Presentation(s), conference, nagios exchange, Project U-13, Project U-14

I've had a bunch of ideas lately. I'm inflicting them on you.

The presentation went well...I didn't get too nervous, or run too long, or start screaming at people (damn Induced Tourette's Syndrome) or anything. There were maybe 30 or so people there, and a bunch of them had questions at the end too. Nice! I was embiggened enough by the whole experience that, when the local LUG announced that they were having a newbie's night and asked for presenters to explain stuff, I volunteered. It's coming up in a few weeks; we'll see what happens.

And then I thought some more. A few days before I'd been listening to the almost-latest episode of LugRadio (nice new design!), where they were talking about GUADEC and PyCon UK. PyCon was especially interesting to hear about; the organizers had thought "Wouldn't it be cool to have a Python conference here in the UK?", so they made one.

So I thought, "It's a shame I'm not going to be able to go to LISA this year. Why don't we have our own conference here in Vancouver?" The more I thought about it, the better the idea seemed. We could have it at UBC in the summer, where I'm pretty sure there are cheap venues to be had. Start out modest — say, a day long the first time around. We could have, say, a training track and a papers track. I'm going to talk about this to some folks and see what they think.

Memo to myself: still on my list of stuff to do is to join Do it, monkey boy!

Another idea I had: a while back I exchanged secondary DNS service, c/o It's working pretty well so far, but I'm not monitoring it so it's hard for me to be sure that I can get rid of the other DNS servers I've got. ( is fine, but they don't do TXT or IPv6 records.) I'm in the process of setting up Nagios to watch my own server, but of course that doesn't tell me what things look like from the outside.

So it hit me: what about Nagios exchange? I'll watch your services if you watch mine. You wouldn't want your business depending on me, of course, but this'd be fine for the slightly anal sysadmin looking to monitor his home machines. :-) The comment link's at the end of the article; let me know if you're interested, or if you think it's a good/bad/weird idea.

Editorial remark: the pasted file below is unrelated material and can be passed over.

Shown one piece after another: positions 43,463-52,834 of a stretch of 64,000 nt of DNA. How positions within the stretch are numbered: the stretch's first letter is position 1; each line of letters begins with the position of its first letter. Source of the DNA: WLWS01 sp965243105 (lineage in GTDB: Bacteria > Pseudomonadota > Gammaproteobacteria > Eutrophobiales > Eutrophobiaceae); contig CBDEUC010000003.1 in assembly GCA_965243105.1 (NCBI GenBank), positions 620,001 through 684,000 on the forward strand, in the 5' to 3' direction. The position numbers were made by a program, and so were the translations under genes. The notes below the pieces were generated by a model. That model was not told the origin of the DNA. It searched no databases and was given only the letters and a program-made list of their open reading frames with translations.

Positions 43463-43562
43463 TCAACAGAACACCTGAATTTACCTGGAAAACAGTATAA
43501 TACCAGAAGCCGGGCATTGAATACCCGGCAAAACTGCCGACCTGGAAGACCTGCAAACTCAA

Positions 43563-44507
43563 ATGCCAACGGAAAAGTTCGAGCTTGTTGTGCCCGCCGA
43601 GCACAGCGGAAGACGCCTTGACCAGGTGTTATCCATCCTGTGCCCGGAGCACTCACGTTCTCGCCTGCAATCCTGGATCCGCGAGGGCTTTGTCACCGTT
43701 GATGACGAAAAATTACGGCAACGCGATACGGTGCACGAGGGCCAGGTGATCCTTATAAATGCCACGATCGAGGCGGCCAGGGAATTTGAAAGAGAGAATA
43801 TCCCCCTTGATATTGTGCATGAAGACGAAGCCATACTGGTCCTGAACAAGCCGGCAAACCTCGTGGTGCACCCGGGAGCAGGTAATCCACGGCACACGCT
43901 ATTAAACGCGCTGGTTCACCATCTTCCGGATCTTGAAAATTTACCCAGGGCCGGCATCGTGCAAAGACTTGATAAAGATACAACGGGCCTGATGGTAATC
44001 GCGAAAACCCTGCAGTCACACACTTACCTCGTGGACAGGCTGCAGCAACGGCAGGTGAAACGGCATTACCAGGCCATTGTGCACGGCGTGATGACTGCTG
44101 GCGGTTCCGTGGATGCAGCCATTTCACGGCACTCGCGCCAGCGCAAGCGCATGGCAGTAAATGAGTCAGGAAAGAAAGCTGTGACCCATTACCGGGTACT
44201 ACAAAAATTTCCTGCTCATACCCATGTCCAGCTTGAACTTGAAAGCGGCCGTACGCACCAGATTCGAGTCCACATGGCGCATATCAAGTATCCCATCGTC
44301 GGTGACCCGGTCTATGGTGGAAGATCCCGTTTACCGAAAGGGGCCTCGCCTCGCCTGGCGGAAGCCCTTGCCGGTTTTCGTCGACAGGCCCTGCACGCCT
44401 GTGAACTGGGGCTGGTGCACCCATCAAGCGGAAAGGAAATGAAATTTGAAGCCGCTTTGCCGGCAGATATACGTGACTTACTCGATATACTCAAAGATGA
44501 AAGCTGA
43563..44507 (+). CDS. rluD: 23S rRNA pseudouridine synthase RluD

The presentation also made me think about how this job has been, in many ways, a lot like the last job: implementing a lot of Things That Really Should Be Done (I hate to say "Best Practices) in a small shop. Time is tight and there's a lot to do, so I've been slowly making my way through the list:

Some of these things have been held up by my trying to remember what I did the last time. And then there's just getting up to speed on bootstrapping a Cfengine installation (say).

So what if all these things were available in one easy package? Not an appliance, since we're sysadmins — but integrated nicely into one machine, easily broken up if needed, and ready to go? Furthermore, what if that tool was a Linux distro, with all its attendant tools and security? What if that tool was easily regenerated, and itself served as a nicely annotated set of files to get the newbie up and running?

Between FAI (because if it's not Debian, you're working too hard) and cfengine, it should be easy to make a machine look like this. Have it work on a live ISO, with installation afterward with saved customizations from when you were playing around with it.

Have it be a godsend for the newbie, a timesaver for the experienced, and a lifeline for those struggling in rapidly expanding shops. Make this the distro I'd want to take to the next job like this.

I'm tentatively calling this Project U-13. We'll see how it goes.

Oh, and over here we've got Project U-14. So, you know, I've got lots of spare time.